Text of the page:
Knowing the first signs of heatstroke could save your dog's life

Dog walking the sun

With temperatures starting to rise, owners are being urged to be aware of the early signs of heatstroke in their dogs.

It comes after a new study found that more than half of dogs taken to veterinary clinics with severe heatstroke go on to die from the condition. However, the risks are much lower if cases are detected and managed earlier.

By watching out for the early, more mild clinical signs of heatstroke, owners can take action before their pet’s condition worsens and becomes potentially fatal.

Veterinary researchers at Nottingham Trent University and the Royal Veterinary College (RVC) examined anonymised clinical records of more than 900,000 UK dogs as part of the RVC’s VetCompass project.

Dog relaxing in the sun

They found that respiratory changes and lethargy were the two most common early signs of heatstroke.

In all, the researchers identified 856 heat-related incidents that required veterinary care over a two-year period. Of these cases, 111 (14.0%) were categorised as severe, with the dogs showing a range of serious clinical signs such as seizures, vomiting and loss of consciousness, and 63 (57%) went on to die of the condition.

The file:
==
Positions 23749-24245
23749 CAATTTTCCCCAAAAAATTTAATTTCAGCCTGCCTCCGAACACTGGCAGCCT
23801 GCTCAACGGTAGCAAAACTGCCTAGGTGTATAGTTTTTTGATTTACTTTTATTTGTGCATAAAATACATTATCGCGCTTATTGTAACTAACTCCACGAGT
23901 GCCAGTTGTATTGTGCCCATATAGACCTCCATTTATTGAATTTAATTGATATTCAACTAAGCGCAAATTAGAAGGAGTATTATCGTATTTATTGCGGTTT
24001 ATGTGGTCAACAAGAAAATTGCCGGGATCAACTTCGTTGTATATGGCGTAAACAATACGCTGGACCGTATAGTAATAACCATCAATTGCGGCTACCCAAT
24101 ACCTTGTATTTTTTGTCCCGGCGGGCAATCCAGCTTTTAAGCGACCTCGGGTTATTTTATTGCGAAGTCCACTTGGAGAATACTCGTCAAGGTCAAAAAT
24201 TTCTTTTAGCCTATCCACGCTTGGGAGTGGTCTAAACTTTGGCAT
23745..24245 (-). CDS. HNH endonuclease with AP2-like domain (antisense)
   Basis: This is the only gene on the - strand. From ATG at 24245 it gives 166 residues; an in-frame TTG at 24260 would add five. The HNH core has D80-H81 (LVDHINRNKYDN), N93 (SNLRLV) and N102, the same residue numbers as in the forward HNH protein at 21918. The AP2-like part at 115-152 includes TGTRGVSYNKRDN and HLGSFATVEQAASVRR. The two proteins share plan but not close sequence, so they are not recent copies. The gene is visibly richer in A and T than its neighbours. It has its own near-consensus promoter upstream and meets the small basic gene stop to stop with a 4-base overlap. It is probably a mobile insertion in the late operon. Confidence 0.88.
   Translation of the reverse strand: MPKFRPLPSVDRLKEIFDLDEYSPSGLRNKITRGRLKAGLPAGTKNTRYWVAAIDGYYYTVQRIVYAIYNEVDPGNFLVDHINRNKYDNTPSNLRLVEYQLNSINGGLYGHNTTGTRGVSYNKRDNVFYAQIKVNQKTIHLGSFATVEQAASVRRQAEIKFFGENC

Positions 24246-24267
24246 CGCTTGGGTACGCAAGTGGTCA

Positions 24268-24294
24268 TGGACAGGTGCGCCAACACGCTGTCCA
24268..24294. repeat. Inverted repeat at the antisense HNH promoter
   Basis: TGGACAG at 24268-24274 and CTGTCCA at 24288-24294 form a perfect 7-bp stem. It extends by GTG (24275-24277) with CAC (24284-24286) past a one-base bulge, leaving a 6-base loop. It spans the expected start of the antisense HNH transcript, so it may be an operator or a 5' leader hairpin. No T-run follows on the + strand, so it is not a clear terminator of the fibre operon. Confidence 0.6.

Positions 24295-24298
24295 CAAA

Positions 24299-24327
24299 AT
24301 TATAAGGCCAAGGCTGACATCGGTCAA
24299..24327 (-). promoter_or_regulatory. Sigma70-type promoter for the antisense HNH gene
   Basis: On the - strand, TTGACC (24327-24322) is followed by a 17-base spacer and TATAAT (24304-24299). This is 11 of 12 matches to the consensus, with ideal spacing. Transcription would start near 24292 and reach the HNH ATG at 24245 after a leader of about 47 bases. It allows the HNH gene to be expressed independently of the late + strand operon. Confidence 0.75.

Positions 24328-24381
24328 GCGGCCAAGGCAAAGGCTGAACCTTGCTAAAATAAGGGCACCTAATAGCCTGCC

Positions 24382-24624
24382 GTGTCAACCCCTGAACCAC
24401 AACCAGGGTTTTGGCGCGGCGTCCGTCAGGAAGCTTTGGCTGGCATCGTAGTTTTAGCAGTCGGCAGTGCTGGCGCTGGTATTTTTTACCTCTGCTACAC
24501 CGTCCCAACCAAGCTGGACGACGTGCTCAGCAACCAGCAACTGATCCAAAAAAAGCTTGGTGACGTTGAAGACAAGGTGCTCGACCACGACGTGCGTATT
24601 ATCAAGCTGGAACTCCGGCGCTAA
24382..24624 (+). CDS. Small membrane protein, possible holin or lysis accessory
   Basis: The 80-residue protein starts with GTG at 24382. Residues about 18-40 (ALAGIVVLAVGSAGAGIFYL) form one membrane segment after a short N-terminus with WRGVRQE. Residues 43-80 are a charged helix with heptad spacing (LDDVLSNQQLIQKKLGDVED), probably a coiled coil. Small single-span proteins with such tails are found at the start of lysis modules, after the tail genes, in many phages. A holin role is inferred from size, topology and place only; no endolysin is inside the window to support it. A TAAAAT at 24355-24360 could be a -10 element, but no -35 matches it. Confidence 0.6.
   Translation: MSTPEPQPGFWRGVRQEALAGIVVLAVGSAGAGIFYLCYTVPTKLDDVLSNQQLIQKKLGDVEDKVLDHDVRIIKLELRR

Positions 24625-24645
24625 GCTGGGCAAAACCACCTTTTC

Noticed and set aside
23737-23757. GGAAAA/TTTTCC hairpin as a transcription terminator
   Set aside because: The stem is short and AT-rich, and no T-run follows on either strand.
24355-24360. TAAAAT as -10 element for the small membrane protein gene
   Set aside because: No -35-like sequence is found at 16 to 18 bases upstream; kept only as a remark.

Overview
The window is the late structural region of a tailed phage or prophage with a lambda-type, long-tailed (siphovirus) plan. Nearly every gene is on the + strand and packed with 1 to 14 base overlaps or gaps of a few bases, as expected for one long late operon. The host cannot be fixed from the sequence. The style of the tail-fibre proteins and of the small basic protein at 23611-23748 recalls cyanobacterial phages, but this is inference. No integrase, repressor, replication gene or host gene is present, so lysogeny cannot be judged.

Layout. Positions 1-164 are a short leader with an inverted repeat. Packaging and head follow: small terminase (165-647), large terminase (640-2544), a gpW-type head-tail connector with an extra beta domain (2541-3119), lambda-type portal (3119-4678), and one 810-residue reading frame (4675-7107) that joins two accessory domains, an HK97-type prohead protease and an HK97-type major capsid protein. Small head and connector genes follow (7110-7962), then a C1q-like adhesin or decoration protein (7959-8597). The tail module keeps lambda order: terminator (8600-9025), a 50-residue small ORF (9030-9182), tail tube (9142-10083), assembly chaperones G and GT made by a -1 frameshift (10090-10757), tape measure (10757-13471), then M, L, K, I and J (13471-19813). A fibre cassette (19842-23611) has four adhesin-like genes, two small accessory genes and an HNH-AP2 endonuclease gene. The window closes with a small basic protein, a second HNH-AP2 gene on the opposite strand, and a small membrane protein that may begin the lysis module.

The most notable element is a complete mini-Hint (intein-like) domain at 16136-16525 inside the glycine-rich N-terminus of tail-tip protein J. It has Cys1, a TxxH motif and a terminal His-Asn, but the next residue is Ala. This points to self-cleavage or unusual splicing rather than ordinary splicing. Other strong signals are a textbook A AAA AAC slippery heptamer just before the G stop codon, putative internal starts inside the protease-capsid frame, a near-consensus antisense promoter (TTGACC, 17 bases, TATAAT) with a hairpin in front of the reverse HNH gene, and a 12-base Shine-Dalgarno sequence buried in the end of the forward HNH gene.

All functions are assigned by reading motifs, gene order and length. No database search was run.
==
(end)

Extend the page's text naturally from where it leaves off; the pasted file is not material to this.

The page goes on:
Once dogs lost consciousness at that severe stage, they were 37 times more likely to die.

Dogs with early and milder forms of heatstroke generally showed respiratory changes (seen in 69% of mild cases), such as laboured breathing, and lethargy (seen in 48% of mild cases) where dogs displayed tiredness or changes in behaviour such as not wanting to exercise.

Almost all dogs that were taken to the vet with these early signs survived (98%).

The findings indicate that earlier recognition of these milder signs allows owners to take decisive action such as contacting their vet, giving their dog a drink or cooling it with water, bringing it inside and stopping exercise.

“If the dog is not quickly cooled or treated by a veterinary surgeon, its condition can rapidly worsen,” said lead researcher Emily Hall, a veterinary surgeon in Nottingham Trent University’s School of Animal, Rural and Environmental Sciences. “It is vitally important that owners know to take action when their dogs show these milder signs, in order to prevent progression to heatstroke. Once dogs get to that severe stage, it’s really a coin toss as to whether they will survive.”

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